that lets voltage current directly drive transistor gates.
IBM used embedded DRAM in a custom processor designed for its
high-end Blue Gene/L supercomputers, but has not been able to
use the technology in mass market computer chips to date. "This
is 100 percent mainstream and we expect to get it in products in
2008," Iyer said.
Intel and other chip makers are investigating using the floating
body cells to store charge as one alternative for embedded
memory. Other chip makers are researching stacking memory and
processor dice in multi-chip modules.
Intel archrival Advanced Micro Devices co-develops process
technology with IBM and could use the embedded DRAM technology
as a way to compete with Intel.
Floating-body memories gain ground
David Lammers / EE Times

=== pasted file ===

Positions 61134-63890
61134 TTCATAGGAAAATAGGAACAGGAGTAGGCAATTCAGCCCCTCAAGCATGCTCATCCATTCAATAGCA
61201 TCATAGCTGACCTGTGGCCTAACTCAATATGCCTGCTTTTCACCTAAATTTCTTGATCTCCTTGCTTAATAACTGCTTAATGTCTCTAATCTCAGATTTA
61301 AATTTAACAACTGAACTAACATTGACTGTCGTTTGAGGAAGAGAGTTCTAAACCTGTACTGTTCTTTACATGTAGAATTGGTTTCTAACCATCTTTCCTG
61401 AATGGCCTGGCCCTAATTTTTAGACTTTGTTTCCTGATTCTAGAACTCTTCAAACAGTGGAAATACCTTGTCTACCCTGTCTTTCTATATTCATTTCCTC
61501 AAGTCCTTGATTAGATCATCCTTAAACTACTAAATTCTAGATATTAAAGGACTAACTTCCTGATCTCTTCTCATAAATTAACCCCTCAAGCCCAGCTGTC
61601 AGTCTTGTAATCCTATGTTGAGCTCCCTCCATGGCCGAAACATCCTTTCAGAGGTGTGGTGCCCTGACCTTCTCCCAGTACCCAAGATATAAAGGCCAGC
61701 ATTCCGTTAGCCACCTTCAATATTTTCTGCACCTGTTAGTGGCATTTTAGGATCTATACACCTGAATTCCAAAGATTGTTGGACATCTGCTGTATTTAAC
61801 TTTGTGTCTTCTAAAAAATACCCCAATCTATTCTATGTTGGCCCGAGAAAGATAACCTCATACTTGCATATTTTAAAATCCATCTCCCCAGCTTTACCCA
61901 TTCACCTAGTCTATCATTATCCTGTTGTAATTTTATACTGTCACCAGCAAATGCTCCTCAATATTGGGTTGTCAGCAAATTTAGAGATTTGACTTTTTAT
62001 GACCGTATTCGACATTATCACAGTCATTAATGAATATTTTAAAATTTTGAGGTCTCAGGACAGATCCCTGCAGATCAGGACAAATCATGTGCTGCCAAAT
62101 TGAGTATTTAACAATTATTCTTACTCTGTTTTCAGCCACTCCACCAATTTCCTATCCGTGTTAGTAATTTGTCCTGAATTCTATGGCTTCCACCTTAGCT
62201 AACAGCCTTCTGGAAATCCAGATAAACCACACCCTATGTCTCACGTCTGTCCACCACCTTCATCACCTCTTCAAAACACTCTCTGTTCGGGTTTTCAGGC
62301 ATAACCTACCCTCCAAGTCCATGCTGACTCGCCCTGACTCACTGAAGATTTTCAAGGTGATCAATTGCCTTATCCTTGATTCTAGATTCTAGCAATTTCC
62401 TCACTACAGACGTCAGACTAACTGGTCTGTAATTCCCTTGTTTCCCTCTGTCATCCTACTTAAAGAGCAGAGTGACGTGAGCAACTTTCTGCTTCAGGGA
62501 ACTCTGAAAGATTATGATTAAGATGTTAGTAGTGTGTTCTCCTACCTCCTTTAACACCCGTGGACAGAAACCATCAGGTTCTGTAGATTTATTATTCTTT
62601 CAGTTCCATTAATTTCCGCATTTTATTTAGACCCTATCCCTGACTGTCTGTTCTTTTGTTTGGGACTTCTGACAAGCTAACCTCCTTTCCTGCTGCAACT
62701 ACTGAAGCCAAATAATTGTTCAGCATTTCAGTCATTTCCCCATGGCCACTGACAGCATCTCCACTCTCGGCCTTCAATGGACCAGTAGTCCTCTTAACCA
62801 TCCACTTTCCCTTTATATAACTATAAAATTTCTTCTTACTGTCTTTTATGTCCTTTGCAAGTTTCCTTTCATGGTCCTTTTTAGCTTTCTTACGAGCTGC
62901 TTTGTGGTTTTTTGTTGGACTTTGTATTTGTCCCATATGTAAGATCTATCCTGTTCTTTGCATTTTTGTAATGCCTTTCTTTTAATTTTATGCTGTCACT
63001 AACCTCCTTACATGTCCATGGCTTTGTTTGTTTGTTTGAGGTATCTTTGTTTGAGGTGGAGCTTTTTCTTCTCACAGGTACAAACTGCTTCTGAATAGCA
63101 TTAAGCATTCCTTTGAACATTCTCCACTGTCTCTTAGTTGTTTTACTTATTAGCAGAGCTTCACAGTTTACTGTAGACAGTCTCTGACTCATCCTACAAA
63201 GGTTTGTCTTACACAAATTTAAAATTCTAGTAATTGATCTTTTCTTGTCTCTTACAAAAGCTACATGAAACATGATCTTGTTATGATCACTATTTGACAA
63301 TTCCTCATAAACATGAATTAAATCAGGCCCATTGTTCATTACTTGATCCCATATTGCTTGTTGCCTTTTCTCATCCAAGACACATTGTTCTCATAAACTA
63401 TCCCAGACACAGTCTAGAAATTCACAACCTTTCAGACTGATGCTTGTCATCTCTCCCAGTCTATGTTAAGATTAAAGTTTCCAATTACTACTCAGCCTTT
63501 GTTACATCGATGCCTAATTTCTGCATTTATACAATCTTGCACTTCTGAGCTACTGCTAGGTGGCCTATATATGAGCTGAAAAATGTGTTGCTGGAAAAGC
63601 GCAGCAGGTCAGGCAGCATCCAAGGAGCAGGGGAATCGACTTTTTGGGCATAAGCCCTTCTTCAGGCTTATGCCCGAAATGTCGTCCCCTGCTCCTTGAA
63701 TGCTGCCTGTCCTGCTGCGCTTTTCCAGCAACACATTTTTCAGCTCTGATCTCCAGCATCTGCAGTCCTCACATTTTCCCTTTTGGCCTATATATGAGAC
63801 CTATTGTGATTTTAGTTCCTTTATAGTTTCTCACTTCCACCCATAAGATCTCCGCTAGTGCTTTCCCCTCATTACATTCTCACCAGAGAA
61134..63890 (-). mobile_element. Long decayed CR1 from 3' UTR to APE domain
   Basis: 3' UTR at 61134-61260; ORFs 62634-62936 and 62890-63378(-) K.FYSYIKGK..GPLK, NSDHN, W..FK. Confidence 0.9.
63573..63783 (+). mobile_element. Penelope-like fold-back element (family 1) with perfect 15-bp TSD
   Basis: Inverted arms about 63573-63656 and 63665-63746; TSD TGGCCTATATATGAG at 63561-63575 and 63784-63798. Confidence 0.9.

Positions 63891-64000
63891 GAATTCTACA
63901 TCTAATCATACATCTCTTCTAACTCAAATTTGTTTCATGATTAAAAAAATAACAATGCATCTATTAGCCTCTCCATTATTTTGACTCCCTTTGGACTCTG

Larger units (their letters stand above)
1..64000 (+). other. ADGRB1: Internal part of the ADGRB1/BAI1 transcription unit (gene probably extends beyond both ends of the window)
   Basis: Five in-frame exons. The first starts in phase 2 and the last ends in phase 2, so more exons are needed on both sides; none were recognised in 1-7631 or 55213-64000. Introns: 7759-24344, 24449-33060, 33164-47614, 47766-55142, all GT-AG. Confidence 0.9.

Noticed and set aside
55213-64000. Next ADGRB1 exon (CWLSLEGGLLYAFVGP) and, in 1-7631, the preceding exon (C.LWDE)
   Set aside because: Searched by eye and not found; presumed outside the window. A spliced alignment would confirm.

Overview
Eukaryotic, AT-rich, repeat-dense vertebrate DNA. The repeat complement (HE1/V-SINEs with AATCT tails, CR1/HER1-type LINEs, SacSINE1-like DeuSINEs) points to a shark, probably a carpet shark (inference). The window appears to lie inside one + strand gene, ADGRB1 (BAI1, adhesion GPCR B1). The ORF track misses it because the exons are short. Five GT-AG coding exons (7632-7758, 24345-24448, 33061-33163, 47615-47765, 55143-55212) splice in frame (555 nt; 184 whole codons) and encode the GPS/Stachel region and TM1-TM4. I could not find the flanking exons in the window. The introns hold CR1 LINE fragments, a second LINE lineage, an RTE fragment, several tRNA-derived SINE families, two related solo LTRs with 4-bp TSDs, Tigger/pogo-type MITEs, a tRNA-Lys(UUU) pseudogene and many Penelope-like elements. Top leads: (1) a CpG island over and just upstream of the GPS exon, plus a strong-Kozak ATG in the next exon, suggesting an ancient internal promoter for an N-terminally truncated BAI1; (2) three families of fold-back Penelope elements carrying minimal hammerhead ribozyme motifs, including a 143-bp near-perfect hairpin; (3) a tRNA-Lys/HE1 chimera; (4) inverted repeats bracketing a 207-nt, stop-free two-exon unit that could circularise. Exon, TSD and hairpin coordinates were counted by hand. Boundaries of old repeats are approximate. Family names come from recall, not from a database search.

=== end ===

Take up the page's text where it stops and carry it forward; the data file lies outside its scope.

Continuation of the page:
(07/17/2006 9:00 AM EST)
Austin, Texas -- Semiconductor researchers
are pursuing an emerging memory type that uses the floating-body effect
of silicon-on-insulator (SOI) technology as the memory storage
mechanism. At last month's Symposium on VLSI Circuits, Renesas
Technology Corp. and Toshiba Corp. described progress with their
floating-body memory (FB-RAM) development efforts, aimed at embedding
fast and dense DRAM on logic chips that require lots of on-board memory.
Earlier this year, Advanced Micro Devices Inc. agreed to license the
Z-RAM (zero capacitor, one transistor) technology from Innovative
Silicon Inc., a Santa Clara, Calif.-based startup with its engineering
team in Lausanne, Switzerland.
Floating-body memory is still years away from commercial use, however.
"Companies may do SOI-based products, but I don't think they will put
floating-body RAM on SOI until at least the 25-nm node," said Sreedhar